Creosote Bush, Chaparral, Breasewood, Gobernadora, Greasewood
Common Traditional Uses:
Actions: A potent anti-inflammatory, and analgesic, anit-oxidant. Fights free radicals and chelates heavy metals. Some say that it has anti-HIV activity. Protects against harmful effects of radiation, sun exposure, and the formation of tumours and cancer cells. Relieves pain. Good for skin disorders. Chaparral has been used traditionally in treating arthritis. It also contains a powerful antioxidant shown to help prevent cell damage which can lead to cancer.
There are many claims made about chaparral leaf, known to the botanical community as Larrea tridentata. Some claim that dried Larrea tridentata is a wondrous natural herb that can cure everything from cancer to the common cold, while others claim that Larrea tridentata, while being an organic herb is actually a toxin that does more harm than good.
Aside from the fact that many of those claiming that organic chaparral leaf is poisonous work for the same large pharmaceutical corporations that continually work to deny healthcare to average working Americans, here are some hard facts about the herb known as Larrea tridentata:
Also known as the "creosote bush," Larrea tridentata is a flowering evergreen shrub native to the deserts of the Southwestern U.S. and northern Mexico. One interesting characteristic of this plant, which was an important native American herb for centuries, is that it produces a sap that prevents competing species from growing near it. The plant from which we obtain organic chaparral leaf is virtually immortal; although its branches eventually die off, the crown of the bush literally clones itself. One Larrea tridentata growing in western San Bernardino County, California, appears to be over 11,000 years old.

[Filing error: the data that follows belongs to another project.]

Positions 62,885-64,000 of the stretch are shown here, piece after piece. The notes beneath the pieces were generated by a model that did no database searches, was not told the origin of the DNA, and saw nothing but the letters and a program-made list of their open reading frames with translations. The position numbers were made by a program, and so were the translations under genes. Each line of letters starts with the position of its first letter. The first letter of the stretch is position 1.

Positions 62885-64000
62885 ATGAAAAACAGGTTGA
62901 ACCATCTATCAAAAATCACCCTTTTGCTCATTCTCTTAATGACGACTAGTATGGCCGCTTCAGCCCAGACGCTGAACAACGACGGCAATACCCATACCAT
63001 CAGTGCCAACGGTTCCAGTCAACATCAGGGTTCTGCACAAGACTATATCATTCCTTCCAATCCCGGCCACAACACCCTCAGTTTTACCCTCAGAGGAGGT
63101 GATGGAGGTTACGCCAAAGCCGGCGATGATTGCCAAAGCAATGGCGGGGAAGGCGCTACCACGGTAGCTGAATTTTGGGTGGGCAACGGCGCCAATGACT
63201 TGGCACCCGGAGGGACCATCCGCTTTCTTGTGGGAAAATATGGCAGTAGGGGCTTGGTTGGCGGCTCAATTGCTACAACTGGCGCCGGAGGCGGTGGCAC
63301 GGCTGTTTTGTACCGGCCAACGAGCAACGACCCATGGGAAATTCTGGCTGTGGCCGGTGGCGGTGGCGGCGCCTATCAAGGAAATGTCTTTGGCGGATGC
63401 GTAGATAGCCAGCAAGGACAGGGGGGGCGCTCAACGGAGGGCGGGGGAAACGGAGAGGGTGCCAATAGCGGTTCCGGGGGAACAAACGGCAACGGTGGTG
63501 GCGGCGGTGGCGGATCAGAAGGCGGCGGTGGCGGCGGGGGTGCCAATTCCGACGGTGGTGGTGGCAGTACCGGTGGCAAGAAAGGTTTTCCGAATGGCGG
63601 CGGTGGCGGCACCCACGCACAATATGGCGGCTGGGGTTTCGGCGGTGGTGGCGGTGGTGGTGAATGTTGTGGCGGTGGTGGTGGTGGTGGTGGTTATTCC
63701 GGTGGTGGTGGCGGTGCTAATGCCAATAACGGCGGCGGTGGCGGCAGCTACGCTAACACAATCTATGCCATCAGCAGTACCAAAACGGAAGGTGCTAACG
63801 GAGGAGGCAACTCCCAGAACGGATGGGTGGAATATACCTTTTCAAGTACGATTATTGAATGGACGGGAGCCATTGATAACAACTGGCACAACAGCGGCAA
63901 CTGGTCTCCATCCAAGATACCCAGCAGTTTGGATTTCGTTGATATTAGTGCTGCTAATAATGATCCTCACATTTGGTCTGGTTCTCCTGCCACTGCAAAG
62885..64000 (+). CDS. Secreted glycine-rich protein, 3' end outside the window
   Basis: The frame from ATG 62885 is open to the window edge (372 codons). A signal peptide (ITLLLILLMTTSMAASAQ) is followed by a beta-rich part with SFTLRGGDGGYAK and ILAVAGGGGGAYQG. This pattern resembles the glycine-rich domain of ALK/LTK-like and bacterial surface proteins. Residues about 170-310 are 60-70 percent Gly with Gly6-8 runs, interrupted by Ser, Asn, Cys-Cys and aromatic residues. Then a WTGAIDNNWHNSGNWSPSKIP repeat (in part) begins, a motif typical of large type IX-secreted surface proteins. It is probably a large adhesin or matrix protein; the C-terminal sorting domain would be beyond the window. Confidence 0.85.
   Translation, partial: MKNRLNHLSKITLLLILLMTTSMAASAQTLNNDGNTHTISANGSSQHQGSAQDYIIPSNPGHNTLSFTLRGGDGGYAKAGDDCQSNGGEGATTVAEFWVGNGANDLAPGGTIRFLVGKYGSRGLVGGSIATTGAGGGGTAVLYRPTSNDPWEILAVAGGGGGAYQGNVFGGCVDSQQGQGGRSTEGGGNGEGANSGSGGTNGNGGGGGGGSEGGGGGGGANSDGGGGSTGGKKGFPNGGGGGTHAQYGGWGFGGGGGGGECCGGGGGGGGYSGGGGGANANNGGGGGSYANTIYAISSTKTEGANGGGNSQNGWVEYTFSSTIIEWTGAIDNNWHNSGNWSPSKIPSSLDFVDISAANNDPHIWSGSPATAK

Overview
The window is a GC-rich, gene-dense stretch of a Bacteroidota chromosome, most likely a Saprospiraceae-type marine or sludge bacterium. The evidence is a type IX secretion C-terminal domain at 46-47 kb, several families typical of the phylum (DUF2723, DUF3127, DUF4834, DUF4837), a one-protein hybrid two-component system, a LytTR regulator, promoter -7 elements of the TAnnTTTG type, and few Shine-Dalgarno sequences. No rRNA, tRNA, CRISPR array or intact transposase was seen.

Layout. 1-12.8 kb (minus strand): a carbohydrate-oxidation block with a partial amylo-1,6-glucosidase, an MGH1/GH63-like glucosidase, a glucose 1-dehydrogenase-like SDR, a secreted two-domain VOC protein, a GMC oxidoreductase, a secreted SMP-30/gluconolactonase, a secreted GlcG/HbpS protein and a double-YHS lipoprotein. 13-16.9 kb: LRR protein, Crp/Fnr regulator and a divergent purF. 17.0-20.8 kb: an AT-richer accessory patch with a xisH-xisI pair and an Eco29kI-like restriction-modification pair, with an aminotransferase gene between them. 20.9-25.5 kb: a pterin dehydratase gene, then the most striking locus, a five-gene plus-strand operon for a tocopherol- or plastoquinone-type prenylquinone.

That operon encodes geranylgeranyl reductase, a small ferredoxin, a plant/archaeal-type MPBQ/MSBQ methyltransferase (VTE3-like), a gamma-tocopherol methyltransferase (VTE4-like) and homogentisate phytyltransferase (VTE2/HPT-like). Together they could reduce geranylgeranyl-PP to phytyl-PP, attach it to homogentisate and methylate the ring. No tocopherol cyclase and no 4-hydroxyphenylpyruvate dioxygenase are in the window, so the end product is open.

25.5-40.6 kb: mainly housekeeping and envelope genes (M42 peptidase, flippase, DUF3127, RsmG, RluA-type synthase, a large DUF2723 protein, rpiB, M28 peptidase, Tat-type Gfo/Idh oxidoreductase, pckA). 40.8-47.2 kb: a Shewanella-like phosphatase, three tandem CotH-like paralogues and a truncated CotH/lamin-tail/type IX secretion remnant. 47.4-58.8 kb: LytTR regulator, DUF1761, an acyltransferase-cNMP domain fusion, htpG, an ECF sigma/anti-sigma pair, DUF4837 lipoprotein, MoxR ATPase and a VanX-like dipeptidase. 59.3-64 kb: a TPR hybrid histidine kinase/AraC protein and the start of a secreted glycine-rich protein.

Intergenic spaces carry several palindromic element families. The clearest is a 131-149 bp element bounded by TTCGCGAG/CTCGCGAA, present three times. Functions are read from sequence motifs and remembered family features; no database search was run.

As a medicinal herb, Indians of the Southwestern desert regions used the sap as a sunscreen as well as in the treatment of blood poisoning and liver disease. The dried herb, when brewed in tea and ingested, appears to help the body rid itself of parasites as well as chemical toxins. Some studies indicate that some extracts of Larrea tridentata have cancer-inhibiting properties as well. However, it also appears to contribute to the development of liver cancer in those who are genetically predisposed to the disease.
Not for use by those with kidney, lymph or liver problems. Recommended for external use only. Taken internally, especially in large doses and/or for prolonged periods, can cause liver damage. All information provided on this website is for informational purposes only. Please seek professional advice before commencing any treatment.